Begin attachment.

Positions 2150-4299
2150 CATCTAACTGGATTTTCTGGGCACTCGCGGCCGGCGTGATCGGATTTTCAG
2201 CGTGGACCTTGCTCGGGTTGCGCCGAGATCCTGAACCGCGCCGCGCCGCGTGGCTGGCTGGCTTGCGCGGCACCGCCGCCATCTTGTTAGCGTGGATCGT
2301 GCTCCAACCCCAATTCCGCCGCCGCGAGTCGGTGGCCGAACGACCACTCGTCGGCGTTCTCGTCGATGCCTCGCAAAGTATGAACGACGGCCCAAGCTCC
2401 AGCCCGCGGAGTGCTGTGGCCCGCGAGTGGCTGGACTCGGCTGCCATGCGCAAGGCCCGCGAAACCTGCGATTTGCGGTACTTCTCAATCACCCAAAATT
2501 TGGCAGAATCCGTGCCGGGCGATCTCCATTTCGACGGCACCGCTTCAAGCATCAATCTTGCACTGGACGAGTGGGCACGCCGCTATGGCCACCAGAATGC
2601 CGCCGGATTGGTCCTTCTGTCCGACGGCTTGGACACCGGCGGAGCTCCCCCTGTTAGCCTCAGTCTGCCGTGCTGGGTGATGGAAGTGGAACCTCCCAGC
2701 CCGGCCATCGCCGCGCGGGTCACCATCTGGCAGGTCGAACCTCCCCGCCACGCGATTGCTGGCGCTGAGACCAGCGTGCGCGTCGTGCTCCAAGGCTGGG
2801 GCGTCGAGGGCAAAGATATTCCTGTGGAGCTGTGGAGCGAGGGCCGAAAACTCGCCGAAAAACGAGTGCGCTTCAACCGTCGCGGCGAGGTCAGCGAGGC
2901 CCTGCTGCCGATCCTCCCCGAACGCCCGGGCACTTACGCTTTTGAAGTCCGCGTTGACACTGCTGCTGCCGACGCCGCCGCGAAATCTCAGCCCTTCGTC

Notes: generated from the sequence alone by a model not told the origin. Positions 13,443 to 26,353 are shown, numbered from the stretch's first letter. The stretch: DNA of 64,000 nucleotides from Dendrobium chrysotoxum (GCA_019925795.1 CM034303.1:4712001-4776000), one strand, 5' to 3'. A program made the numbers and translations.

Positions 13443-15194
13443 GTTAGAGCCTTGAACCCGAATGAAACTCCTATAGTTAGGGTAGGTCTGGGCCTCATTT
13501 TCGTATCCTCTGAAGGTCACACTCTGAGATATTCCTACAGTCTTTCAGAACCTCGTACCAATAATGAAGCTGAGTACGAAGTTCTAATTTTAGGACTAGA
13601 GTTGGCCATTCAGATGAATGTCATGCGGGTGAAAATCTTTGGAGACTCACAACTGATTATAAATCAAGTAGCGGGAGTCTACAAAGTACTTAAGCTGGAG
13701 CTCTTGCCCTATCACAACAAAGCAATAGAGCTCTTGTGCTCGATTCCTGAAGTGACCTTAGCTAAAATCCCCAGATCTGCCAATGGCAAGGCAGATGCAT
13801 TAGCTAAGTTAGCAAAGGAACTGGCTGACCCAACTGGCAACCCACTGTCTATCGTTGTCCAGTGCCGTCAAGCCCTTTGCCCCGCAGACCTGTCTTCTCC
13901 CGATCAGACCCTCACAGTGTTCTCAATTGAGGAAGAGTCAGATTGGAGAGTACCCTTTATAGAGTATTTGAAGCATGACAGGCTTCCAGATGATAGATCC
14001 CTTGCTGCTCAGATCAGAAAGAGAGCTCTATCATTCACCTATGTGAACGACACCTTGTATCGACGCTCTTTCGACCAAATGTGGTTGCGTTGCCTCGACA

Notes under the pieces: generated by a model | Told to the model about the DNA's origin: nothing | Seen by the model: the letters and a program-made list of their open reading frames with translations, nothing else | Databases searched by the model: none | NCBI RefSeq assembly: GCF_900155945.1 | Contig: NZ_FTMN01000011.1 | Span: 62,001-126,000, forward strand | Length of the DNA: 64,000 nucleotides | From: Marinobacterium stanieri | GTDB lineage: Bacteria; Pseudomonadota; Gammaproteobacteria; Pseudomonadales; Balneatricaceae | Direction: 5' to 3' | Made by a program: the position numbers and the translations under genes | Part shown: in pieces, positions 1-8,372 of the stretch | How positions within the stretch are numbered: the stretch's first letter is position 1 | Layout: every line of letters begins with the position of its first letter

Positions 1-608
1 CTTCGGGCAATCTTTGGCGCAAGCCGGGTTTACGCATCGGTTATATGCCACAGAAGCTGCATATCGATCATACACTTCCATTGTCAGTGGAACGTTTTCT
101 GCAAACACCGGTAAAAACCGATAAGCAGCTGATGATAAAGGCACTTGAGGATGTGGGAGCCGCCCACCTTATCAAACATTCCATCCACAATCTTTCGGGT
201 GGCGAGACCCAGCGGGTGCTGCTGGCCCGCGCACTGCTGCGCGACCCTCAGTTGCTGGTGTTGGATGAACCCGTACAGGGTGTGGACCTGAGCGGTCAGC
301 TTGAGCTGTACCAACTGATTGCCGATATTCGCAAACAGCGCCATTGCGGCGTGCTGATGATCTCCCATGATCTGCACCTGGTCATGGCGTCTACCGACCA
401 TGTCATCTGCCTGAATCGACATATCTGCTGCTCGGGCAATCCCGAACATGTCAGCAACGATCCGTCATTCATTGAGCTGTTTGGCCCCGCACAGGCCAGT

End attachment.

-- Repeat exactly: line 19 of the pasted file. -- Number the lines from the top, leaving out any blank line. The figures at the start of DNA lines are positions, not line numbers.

14001 CTTGCTGCTCAGATCAGAAAGAGAGCTCTATCATTCACCTATGTGAACGACACCTTGTATCGACGCTCTTTCGACCAAATGTGGTTGCGTTGCCTCGACA